The Pamphlet Collection of Sir Robert Stout: Volume 33
Preface to the Fifth Edition
Preface to the Fifth Edition.
The following pages present some data in solution of the problem, 'Is the system of sulphurous acid medication true or false?' The answer has a momentous bearing on the interests of our country, and our future modes of dealing both with cattle epidemics and human diseases not a few. Though professing himself as yet no advocate of the system out and out, but only its honest and impartial judge, it is needless to conceal that the more the writer sees of it, the more is he convinced of its general utility; and that very soon, to think of practising medicine without a Spray-producer, will be as absurd as to practise midwifery without forceps, or surgery without chloroform. To get the problem thoroughly sifted and solved, yea, to stir to its depths the whole profession if need be, a humble member, toiling in its ranks, ventured to risk his professional character by a quackish title-page, and adopted a style of writing perhaps unduly merry, partly to make people stare and induce them to read. For why should empiricism monopolize such a mode of inviting attention? and why should 'valuable solid reading,' the great horror of popular journalists, be allowed to fall still-born from the Press, to draw fine compliments merely from competent judges, and as many pounds sterling from the author's pocket? The writer of this pamphlet, however, is no buffoon, but bears the character among his neighbours of being an earnest man, whose peculiarly jocular and merry style can scarcely conceal a vein of seriousness. No newspaper critic or private friend has yet urged an objection that was not anticipated. One kind reverend gentleman, an earnest and zealous preacher of the gospel, said, 'Your title-page, sir, is a downright "puff," that reminds me strongly page 6 of Professor——'s quackish pills.' A. 'That Professor knows best himself (perhaps better than his patients) whether the astonishing virtue of his pills be a fact or fiction. But what one calk "puffing" another may call preaching the gospel.' Q. 'What do you mean?' A. 'Are you a quack, my dear friend, when with a trumpet more earnest, though not so brazen, you proclaim aloud to all and sundry, "Ho! every one that thirsteth, come ye to the waters." Or is Isaiah a quack who put you up to the plan?' My friend mused a little, and then said, 'Ah! Doctor, I see you are right. Isaiah's "waters" can stand the test. There may be puffing in appearance without reality, and if your anticipations regarding sulphur be realized as a cure, it may be found a "great" one too.'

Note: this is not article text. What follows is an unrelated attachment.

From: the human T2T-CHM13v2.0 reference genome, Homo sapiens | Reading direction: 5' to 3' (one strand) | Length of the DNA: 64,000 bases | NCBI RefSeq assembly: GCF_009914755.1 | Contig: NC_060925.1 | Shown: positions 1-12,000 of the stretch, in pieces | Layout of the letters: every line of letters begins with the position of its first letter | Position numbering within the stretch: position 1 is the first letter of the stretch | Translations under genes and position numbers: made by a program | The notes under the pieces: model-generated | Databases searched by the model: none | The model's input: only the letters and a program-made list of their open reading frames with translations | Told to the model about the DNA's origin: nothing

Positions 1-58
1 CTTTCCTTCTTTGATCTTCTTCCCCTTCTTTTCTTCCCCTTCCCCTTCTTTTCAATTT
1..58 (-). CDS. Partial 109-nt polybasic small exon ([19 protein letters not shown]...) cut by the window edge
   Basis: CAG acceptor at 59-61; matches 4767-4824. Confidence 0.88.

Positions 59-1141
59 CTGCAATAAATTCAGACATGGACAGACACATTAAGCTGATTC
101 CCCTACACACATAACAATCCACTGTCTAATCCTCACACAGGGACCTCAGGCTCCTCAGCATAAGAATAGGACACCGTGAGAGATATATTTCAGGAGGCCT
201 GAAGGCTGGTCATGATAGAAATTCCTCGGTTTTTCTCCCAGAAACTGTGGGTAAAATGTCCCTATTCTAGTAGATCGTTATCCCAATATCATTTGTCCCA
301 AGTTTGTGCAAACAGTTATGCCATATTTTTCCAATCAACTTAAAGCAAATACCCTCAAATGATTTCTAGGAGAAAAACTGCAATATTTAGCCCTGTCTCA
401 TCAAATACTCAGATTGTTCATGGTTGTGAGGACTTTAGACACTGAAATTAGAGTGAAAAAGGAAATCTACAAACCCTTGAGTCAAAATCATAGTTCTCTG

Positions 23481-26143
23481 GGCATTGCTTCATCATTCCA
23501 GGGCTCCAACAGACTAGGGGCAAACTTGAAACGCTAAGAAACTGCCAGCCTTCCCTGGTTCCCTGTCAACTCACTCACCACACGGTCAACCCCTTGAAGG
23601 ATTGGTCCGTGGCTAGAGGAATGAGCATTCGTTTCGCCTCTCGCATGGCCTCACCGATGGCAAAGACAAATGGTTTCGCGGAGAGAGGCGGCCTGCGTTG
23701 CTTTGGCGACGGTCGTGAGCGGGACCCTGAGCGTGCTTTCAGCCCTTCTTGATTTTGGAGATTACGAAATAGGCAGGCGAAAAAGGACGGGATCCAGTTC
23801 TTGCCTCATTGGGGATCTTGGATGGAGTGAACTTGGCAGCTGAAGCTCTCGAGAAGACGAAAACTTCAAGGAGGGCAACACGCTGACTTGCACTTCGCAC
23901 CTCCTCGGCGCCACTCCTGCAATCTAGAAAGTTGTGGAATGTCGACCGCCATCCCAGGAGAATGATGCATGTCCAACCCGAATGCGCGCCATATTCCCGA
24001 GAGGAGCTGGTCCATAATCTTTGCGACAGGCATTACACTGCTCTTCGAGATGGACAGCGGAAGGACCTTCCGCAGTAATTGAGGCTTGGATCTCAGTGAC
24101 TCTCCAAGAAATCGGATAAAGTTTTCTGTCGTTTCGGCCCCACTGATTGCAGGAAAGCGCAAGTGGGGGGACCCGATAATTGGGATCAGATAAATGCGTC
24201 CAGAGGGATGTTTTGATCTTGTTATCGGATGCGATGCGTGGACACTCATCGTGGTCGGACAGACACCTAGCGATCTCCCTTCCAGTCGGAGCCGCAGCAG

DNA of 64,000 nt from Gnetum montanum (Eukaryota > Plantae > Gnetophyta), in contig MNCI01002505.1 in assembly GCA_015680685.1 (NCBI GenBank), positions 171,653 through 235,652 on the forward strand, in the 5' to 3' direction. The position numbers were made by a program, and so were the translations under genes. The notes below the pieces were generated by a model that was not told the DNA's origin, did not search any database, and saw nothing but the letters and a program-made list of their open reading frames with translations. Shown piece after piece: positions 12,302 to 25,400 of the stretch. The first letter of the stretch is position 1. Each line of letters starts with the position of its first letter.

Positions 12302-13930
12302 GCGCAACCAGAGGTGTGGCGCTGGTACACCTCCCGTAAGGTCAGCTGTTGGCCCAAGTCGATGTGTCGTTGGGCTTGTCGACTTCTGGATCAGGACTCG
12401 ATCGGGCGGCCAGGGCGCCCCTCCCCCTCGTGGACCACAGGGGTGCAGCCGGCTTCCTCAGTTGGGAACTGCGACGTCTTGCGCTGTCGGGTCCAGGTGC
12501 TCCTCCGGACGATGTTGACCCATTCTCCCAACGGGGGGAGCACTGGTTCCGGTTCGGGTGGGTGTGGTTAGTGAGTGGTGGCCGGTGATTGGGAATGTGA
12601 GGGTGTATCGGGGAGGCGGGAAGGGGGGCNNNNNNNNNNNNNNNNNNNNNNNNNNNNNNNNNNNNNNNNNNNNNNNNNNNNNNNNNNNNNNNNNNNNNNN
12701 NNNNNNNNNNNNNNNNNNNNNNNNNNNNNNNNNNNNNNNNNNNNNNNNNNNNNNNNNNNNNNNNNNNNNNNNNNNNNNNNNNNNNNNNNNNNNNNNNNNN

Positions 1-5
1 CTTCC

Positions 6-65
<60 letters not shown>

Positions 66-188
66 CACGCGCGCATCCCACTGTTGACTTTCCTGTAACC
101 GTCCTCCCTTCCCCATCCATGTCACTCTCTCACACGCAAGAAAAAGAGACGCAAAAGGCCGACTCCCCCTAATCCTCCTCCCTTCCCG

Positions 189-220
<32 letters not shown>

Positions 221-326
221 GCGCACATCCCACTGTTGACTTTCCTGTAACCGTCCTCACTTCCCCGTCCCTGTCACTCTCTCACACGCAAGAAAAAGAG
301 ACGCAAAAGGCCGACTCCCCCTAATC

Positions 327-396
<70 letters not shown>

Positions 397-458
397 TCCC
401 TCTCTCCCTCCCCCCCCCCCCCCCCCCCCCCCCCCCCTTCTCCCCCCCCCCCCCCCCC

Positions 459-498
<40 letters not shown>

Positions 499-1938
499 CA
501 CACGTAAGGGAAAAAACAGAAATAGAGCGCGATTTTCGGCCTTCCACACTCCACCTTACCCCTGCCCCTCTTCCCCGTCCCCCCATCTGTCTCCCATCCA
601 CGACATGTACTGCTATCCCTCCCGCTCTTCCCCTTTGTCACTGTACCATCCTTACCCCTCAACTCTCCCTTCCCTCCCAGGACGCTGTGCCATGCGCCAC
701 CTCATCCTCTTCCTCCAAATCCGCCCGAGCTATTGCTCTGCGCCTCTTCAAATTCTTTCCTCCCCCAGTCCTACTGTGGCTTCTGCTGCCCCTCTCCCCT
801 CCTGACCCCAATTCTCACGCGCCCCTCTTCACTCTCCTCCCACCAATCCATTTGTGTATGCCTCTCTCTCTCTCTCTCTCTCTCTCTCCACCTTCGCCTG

Another true friend, also a clergyman, said, 'The subject is important certainly; but, dear me! your hasty rushing into print has permitted some offences against good taste, that disfigure your pamphlet very much.' A. 'Another edition may yet show such stains "rubbed out in the washing." But your own sermons sometimes tell us the folly of paying undue heed to the tithe, mint, and cumin of things. Please, reverend sir, attend you to the weightier matters of the law. Luther's doctrine was not the less important, though he might sometimes preach with a pimple on his nose, scarcely worth the criticising.'